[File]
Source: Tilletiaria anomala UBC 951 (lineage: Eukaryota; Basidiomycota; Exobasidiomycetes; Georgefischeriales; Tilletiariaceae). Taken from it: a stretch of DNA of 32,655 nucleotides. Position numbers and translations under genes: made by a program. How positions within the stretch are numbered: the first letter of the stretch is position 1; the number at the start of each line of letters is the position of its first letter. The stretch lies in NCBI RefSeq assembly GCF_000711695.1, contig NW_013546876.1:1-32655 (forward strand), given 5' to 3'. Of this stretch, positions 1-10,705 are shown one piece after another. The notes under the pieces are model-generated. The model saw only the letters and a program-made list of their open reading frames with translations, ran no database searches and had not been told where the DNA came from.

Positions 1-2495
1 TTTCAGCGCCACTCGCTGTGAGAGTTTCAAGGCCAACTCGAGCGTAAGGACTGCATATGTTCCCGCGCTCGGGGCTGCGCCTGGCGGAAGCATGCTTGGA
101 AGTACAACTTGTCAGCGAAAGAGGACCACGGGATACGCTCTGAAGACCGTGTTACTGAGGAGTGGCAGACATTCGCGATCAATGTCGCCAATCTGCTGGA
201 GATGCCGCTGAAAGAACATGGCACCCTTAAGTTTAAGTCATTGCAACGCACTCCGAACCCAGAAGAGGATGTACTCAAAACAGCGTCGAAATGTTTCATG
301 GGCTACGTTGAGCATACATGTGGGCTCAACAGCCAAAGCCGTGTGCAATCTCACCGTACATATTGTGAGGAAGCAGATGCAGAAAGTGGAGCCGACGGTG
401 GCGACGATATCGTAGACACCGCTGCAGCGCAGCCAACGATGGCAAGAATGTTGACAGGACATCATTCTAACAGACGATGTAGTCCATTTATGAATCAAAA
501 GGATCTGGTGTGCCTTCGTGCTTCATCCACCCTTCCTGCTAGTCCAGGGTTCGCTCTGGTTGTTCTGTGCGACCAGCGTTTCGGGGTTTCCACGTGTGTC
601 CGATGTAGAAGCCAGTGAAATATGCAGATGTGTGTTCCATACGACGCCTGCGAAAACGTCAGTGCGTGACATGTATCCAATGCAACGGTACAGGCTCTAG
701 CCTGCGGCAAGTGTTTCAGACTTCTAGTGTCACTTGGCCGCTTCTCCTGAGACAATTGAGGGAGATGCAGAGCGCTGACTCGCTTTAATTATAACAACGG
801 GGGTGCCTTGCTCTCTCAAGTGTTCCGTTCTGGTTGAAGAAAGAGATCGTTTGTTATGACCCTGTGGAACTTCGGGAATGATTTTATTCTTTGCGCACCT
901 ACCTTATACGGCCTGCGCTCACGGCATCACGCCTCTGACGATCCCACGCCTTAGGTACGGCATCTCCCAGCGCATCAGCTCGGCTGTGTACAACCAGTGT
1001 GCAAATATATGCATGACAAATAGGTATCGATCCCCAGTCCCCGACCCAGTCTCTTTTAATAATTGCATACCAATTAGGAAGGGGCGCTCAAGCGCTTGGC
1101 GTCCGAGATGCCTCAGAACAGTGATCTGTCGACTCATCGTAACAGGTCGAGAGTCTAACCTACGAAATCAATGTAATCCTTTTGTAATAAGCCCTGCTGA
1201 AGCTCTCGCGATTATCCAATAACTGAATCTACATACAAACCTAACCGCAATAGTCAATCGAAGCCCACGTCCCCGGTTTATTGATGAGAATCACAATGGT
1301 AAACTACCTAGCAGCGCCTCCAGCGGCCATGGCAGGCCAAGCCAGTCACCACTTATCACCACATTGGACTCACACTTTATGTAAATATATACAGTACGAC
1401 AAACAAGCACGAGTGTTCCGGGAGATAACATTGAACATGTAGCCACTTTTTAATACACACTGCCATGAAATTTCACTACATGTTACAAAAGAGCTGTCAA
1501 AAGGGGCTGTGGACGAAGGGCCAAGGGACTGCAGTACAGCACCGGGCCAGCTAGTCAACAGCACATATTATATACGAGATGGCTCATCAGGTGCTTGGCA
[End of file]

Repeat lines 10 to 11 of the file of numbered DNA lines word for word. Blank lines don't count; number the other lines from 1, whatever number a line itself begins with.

701 CCTGCGGCAAGTGTTTCAGACTTCTAGTGTCACTTGGCCGCTTCTCCTGAGACAATTGAGGGAGATGCAGAGCGCTGACTCGCTTTAATTATAACAACGG
801 GGGTGCCTTGCTCTCTCAAGTGTTCCGTTCTGGTTGAAGAAAGAGATCGTTTGTTATGACCCTGTGGAACTTCGGGAATGATTTTATTCTTTGCGCACCT